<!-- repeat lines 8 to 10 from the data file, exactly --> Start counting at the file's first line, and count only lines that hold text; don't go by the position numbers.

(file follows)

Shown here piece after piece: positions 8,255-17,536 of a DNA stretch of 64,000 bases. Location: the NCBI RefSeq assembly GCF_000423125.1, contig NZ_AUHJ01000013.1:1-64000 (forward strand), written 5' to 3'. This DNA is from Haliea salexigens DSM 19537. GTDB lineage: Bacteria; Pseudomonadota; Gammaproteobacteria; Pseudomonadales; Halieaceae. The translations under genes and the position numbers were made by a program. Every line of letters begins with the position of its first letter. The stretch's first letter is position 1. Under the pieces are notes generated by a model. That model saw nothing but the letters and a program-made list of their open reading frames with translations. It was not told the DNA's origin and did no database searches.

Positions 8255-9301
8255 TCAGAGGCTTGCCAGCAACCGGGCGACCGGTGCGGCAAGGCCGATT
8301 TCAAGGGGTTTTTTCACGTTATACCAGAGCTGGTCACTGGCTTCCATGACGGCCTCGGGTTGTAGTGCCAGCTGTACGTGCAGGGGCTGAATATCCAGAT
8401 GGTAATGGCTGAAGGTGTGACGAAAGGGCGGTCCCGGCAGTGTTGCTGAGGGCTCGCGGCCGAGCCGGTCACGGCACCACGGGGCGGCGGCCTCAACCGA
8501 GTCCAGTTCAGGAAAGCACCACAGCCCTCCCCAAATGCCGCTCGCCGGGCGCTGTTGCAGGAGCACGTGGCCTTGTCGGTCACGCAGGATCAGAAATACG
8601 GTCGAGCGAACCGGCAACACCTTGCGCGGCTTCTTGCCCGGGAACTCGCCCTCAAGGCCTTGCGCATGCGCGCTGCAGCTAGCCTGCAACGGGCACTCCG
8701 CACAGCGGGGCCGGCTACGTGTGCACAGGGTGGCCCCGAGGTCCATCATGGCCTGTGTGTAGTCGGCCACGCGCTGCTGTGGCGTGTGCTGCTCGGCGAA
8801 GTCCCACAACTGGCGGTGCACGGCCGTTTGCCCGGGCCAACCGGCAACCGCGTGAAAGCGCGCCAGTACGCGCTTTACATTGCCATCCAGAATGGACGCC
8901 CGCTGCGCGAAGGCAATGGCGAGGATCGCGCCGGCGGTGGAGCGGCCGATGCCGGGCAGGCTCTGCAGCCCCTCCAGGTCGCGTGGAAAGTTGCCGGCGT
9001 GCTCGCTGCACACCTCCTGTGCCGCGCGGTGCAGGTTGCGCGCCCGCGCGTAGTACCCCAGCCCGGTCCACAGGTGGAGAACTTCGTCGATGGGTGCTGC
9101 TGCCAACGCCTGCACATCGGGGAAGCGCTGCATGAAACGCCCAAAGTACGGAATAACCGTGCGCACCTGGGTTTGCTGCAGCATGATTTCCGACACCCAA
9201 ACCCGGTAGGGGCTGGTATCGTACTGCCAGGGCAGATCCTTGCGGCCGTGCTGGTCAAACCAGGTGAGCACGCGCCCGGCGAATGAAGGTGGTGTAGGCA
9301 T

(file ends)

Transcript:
8701 CACAGCGGGGCCGGCTACGTGTGCACAGGGTGGCCCCGAGGTCCATCATGGCCTGTGTGTAGTCGGCCACGCGCTGCTGTGGCGTGTGCTGCTCGGCGAA
8801 GTCCCACAACTGGCGGTGCACGGCCGTTTGCCCGGGCCAACCGGCAACCGCGTGAAAGCGCGCCAGTACGCGCTTTACATTGCCATCCAGAATGGACGCC
8901 CGCTGCGCGAAGGCAATGGCGAGGATCGCGCCGGCGGTGGAGCGGCCGATGCCGGGCAGGCTCTGCAGCCCCTCCAGGTCGCGTGGAAAGTTGCCGGCGT